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The Cost-Effectiveness of Conservation Payments

Author

Listed:
  • Paul J. Ferraro
  • R. David Simpson

Abstract

International donors invest billions of dollars to conserve ecosystems in low-income nations. The most common investments aim to encourage commercial activities, such as ecotourism, that indirectly generate ecosystem protection as a joint product. We demonstrate that paying for ecosystem protection directly can be far more cost-effective. Although direct-payment initiatives have imposing institutional requirements, we argue that all conservation initiatives face similar challenges. Thus conservation practitioners would be well advised to implement the first-best direct-payment approach, rather than a secondbest policy option. An empirical example illustrates the spectacular cost savings that can be realized by direct-payment initiatives.

Suggested Citation

  • Paul J. Ferraro & R. David Simpson, 2002. "The Cost-Effectiveness of Conservation Payments," Land Economics, University of Wisconsin Press, vol. 78(3), pages 339-353.
  • Handle: RePEc:uwp:landec:v:78:y:2002:i:3:p:339-353
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    1. Lawrence H. Goulder & Ian W.H. Parry & Dallas Burtraw, 1997. "Revenue-Raising versus Other Approaches to Environmental Protection: The Critical Significance of Preexisting Tax Distortions," RAND Journal of Economics, The RAND Corporation, vol. 28(4), pages 708-731, Winter.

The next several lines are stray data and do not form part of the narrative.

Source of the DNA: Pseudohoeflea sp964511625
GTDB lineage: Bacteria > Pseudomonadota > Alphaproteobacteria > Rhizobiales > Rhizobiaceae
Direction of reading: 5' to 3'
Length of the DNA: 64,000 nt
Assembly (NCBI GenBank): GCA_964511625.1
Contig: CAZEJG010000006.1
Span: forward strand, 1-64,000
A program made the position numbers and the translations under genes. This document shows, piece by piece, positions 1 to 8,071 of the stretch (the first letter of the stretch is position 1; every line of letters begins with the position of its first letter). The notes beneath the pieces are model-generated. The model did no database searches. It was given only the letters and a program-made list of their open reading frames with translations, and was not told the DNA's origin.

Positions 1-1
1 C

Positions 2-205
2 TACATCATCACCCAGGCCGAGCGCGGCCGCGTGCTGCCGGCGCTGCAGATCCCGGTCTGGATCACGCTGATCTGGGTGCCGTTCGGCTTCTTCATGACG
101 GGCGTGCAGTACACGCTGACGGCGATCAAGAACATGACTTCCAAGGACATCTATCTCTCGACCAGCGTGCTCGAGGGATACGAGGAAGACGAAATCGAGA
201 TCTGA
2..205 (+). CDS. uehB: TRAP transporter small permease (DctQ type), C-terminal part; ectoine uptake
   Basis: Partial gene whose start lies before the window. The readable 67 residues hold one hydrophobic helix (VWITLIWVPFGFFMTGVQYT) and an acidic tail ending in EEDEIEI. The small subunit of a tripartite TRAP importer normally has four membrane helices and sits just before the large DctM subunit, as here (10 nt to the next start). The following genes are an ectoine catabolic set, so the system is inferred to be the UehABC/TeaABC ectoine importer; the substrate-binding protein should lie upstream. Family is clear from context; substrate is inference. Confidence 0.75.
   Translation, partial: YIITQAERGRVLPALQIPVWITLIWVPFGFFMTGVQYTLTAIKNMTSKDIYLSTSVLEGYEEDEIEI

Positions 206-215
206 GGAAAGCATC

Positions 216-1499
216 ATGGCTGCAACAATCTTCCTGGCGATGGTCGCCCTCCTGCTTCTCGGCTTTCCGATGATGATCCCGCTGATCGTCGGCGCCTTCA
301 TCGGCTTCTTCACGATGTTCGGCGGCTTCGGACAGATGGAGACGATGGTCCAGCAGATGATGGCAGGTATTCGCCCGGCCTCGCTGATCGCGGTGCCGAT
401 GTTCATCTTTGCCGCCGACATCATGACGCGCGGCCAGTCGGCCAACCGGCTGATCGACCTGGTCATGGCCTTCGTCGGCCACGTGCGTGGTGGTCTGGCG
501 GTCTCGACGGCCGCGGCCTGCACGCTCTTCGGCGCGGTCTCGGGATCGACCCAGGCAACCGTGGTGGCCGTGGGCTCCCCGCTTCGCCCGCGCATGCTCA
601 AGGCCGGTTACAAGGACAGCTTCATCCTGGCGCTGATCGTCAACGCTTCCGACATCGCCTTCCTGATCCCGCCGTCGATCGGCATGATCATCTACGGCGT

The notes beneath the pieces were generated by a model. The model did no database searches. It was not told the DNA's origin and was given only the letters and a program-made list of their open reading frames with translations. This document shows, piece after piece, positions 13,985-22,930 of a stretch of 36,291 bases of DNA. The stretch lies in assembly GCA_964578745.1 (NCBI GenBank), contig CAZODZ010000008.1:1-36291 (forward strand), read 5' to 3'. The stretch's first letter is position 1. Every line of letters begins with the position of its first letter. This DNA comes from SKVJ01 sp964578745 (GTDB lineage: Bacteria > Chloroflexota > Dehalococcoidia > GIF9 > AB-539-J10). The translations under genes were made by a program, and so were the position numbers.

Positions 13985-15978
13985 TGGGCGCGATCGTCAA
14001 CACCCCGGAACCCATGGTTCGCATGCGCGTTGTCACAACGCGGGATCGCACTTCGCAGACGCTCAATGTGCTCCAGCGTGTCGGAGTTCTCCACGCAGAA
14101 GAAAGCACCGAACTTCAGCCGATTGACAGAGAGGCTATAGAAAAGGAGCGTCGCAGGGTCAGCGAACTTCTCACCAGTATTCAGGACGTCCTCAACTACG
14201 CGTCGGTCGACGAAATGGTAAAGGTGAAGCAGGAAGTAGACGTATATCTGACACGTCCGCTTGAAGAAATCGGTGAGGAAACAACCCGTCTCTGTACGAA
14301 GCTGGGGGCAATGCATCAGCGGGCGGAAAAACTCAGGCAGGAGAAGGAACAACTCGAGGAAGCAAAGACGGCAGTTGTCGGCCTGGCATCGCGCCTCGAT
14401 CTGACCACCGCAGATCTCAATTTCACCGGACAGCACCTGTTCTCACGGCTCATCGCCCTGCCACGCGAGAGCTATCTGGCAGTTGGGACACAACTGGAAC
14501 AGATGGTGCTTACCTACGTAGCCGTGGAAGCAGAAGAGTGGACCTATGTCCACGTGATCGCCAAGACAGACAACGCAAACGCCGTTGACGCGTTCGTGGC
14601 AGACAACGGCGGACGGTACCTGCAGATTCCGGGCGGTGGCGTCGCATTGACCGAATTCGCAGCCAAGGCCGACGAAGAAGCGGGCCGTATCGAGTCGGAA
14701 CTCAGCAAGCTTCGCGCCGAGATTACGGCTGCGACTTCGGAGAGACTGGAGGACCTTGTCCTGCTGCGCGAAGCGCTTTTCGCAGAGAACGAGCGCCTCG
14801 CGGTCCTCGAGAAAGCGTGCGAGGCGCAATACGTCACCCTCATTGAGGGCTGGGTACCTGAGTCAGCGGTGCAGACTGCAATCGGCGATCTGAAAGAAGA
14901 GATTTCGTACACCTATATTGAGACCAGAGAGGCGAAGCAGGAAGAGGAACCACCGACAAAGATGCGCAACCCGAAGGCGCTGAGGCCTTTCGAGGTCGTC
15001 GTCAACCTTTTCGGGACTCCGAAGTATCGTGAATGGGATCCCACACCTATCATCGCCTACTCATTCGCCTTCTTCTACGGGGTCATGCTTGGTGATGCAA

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    5. Simpson, R. David & Sedjo, Roger A., 1996. "Paying for the conservation of endangered ecosystems: a comparison of direct and indirect approaches," Environment and Development Economics, Cambridge University Press, vol. 1(2), pages 241-257, May.
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    More about this item

    JEL classification:

    • H21 - Public Economics - - Taxation, Subsidies, and Revenue - - - Efficiency; Optimal Taxation
    • Q28 - Agricultural and Natural Resource Economics; Environmental and Ecological Economics - - Renewable Resources and Conservation - - - Government Policy

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